A Day at the Eco-friendly Races

By Frank Radosevich II
April 4, 2012

With gas prices hovering around the $4 mark, who wouldn’t want a car with a fuel efficiency of roughly 300 miles per gallon?

Looking to build a more environmentally friendly automobile, a team of Bradley mechanical engineering students has done just that. Called the Jobst Jalopy, the vehicle is a gasoline-powered, three-wheeled prototype designed to be as aerodynamic and lightweight as possible. 

Weighing in at 176 pounds, it sports a repurposed motorbike engine that is housed in a chromoly steel frame covered with fiberglass. At roughly 11.5 feet long and 2.5 feet high, the vehicle — named after Jobst Hall, the home of Bradley's College of Engineering and Technology — is just large enough for drivers to lay down with their legs extended.

“The car wasn’t built for comfort,” said driver Erik Pasillas, a senior from Waukegan, “but it’s not that bad.”

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The Jobst Jalopy: Bradley's Shell Eco-marathon Car

Pasillas said the team learned early on in the project to tailor their design toward a final, working model. The hands-on experience of drawing up the blueprints and piecing the vehicle together offered the students a new perspective.

“When you make a design, it has to be able to be manufactured,” he said.

The team of four students constructed the vehicle for a senior project and entered it in the 2012 Shell Eco-marathon Americas race in Houston last weekend. Although it suffered two flat tires due to the potholes, team captain Janelle Bean said seeing the vehicle round the track was a welcomed end to their months of work.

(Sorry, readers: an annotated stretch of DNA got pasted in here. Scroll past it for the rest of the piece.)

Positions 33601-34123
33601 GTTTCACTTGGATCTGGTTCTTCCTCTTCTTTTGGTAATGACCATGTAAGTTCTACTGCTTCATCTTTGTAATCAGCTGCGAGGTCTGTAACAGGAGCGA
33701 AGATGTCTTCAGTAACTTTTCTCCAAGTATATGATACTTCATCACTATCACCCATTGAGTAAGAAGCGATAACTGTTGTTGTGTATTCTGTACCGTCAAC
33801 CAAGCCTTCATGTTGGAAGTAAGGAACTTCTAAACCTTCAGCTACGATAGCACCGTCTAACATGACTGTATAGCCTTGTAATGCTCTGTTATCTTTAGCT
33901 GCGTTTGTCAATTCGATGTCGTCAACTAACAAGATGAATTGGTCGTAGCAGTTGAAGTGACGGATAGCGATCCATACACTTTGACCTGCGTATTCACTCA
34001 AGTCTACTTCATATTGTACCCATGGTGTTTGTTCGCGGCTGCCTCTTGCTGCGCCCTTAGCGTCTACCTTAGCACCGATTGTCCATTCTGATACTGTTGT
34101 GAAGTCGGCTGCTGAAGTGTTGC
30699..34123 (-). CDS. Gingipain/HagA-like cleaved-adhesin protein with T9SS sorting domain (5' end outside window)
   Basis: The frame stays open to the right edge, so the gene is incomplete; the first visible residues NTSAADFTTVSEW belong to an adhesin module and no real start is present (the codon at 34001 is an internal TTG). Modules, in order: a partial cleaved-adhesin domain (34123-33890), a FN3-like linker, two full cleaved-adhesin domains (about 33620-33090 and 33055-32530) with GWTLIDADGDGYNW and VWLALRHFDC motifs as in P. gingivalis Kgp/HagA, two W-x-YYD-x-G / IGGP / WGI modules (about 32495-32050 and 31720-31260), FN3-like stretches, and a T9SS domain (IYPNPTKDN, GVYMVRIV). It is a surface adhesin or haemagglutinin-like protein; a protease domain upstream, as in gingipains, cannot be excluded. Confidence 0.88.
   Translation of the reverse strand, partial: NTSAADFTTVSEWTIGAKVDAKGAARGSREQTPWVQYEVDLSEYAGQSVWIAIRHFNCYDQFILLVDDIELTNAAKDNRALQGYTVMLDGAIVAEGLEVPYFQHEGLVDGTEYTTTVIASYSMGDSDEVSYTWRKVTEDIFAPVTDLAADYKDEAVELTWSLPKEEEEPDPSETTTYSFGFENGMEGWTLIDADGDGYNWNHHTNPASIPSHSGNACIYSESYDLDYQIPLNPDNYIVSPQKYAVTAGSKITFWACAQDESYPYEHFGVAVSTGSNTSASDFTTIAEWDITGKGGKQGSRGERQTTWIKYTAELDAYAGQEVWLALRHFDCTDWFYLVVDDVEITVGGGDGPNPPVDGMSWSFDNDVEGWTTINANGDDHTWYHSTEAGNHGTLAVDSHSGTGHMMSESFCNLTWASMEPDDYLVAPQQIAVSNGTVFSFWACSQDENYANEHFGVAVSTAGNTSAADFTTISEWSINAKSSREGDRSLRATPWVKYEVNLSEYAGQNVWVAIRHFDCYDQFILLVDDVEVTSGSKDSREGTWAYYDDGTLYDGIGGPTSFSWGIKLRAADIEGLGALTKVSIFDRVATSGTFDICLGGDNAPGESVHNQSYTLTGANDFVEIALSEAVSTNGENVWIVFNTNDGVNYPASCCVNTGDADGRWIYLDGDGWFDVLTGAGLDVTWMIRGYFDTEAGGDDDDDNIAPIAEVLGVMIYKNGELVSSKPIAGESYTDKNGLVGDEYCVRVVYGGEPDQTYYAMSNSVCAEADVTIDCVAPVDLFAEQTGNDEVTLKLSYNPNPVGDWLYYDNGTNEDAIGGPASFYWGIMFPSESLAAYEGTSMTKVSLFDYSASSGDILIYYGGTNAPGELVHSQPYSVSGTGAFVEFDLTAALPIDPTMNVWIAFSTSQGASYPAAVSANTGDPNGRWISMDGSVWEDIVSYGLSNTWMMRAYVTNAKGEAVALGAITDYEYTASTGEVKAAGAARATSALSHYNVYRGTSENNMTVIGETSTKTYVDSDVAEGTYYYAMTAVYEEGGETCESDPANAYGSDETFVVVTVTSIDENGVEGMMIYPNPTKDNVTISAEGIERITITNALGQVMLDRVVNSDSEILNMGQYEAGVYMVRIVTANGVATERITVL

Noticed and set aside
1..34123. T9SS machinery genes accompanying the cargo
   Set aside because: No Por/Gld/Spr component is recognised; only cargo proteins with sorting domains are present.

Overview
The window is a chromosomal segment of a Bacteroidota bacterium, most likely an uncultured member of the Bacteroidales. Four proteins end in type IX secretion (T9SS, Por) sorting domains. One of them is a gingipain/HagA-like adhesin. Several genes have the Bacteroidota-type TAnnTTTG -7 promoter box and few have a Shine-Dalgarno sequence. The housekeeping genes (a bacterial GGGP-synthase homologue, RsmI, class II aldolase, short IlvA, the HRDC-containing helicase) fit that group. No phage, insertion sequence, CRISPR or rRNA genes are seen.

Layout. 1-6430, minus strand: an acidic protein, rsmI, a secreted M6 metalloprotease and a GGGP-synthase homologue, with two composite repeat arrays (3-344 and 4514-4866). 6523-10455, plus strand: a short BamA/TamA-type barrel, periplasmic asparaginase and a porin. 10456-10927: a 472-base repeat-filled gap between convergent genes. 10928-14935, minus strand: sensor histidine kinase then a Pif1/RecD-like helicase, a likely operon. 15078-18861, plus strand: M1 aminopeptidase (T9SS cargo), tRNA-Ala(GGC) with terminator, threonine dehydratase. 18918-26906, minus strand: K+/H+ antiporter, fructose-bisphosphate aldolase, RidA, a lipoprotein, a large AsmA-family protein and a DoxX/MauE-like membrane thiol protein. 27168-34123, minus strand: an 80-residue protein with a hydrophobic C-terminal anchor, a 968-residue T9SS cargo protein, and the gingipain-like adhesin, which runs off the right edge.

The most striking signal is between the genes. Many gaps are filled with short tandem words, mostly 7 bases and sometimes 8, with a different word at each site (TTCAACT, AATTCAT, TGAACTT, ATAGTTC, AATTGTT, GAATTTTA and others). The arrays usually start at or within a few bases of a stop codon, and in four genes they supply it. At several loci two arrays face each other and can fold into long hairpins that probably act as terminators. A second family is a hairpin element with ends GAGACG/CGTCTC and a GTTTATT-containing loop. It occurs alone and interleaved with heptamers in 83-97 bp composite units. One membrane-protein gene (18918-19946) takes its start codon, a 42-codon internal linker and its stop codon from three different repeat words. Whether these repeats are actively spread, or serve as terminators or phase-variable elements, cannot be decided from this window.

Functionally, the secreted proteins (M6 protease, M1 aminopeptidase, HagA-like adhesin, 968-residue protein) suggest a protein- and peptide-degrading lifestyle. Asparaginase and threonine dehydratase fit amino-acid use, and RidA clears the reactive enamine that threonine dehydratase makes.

“There are a lot of things we learned down there. It’s nice to have this milestone,” said Bean, a senior from Golden. “It’s definitely an extensive project that takes a lot of hard work and time but it’s worth it.”

The competition requires student teams to design, build and test-drive their own fuel-efficient vehicles along a loop of city streets. Powered by any fuel or electric technology, vehicles win by traveling the farthest distance while using the least amount of fuel. This was the University’s first year participating in the Shell Eco-marathon.

Dr. Martin Morris ’77, ’79 MSME, professor of mechanical engineering who oversaw the project, said he was amazed by the team’s perseverance when it came to overcoming setbacks during the design and building process.

“When they run into a problem, they solve it. They have to address a lot of challenges,” he said of the team. “Every time something happens they have found a way to fix it.” 

Problems included fitting the curved windscreen to the body of the vehicle as well as some last minute repairs to wiring and some tweaks to the braking system. Overall, Dr. Morris said the students did excellent work on a tight schedule. He hopes that Bradley’s first foray at the Eco-marathon won’t be its last.

“I plan to go back,” Dr. Morris said. “It was a lot of fun.”



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